Subcontractors, Developers and Insurers, Oh My!
Anyone representing contractors, developers, sub-contractors or insurance carriers in construction defect or coverage actions should read the most recent California case law on the duty to pay defense costs for complex construction defect cases.
By "complex," I mean those cases where the HOA sues the developer who sues the general who sues the sub's, all of whom seek coverage from their carriers. As any player in these 15-ring circuses knows, defense costs are often paid by an additional insured endorsement contained in the policies of one or two of the sub-contractors.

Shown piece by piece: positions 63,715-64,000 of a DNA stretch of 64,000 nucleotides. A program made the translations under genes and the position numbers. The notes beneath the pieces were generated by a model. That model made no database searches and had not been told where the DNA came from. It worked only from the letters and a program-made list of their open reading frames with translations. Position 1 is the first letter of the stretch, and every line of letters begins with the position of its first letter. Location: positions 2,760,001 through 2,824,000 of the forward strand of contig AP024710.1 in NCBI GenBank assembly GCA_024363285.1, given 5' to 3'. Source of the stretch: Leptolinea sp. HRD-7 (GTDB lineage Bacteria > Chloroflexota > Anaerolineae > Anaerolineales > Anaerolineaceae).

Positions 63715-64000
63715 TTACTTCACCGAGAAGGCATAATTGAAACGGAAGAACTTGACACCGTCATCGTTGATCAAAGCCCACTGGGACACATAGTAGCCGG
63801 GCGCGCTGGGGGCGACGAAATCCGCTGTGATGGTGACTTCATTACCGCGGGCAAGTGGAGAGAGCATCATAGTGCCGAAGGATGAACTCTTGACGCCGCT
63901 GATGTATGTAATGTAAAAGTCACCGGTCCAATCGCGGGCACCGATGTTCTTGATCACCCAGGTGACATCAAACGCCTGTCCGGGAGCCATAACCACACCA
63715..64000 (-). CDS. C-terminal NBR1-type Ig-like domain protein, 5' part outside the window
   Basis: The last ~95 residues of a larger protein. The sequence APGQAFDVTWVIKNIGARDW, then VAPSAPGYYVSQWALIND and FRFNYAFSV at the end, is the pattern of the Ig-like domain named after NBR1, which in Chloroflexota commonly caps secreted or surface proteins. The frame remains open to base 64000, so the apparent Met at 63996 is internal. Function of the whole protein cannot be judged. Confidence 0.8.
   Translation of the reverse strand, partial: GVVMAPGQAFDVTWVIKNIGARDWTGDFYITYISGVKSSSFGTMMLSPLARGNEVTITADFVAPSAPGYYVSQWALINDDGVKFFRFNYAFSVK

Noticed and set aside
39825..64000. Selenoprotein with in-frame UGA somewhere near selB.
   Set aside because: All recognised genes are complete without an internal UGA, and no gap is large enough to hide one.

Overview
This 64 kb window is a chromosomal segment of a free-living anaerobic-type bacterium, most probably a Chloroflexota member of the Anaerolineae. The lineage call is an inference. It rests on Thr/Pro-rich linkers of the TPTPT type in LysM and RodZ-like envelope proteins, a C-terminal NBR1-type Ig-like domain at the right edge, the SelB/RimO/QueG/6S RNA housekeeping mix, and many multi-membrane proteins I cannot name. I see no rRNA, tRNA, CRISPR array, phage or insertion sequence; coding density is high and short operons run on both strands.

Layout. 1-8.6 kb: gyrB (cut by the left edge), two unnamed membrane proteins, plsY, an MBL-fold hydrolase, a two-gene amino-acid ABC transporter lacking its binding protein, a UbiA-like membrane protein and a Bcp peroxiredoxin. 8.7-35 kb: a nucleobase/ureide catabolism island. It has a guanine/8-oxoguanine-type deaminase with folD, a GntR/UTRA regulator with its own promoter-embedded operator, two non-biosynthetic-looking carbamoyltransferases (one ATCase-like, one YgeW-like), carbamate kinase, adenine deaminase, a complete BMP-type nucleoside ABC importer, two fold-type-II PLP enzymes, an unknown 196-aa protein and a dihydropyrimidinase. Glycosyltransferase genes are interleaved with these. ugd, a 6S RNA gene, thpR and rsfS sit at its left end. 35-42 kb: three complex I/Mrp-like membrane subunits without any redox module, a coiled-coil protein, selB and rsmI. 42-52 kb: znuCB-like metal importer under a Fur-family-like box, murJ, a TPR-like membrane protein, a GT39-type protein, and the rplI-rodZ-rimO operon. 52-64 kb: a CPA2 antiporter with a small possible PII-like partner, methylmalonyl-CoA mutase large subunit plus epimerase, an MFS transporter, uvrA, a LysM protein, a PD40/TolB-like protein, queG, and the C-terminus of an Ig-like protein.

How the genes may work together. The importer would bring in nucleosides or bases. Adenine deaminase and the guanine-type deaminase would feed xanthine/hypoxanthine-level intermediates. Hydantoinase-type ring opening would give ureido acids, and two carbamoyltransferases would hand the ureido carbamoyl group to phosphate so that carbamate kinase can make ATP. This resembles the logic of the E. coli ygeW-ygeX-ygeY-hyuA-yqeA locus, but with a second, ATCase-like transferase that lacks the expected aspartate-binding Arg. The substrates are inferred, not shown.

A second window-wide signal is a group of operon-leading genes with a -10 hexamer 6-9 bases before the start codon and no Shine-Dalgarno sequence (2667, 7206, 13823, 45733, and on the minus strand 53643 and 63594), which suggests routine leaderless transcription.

That's what happened here. The Court does a great job of clearly explaining the difference between equitable contribution and subrogation where the policies at issue provide potential coverage for some but not all of the causes of action. The additional twist here involves excess carriers.
I'm not going to brief this case here (relying on my insurance blogging colleagues to do so). I do want to alert attorneys for the HOAs, developers, contractors, and insurance carriers for whom I mediate construction defect and coverage cases to this important contribution to the most pressing question at any construction defect settlement conference -- "whose got the money to settle this thing?"
The case is Transcontinental Insurance Company v. Insurance Company of the State of Pennsylvania, filed on February 28, 2007 and published on March 27, 2007 by the Fourth District, Div. Three.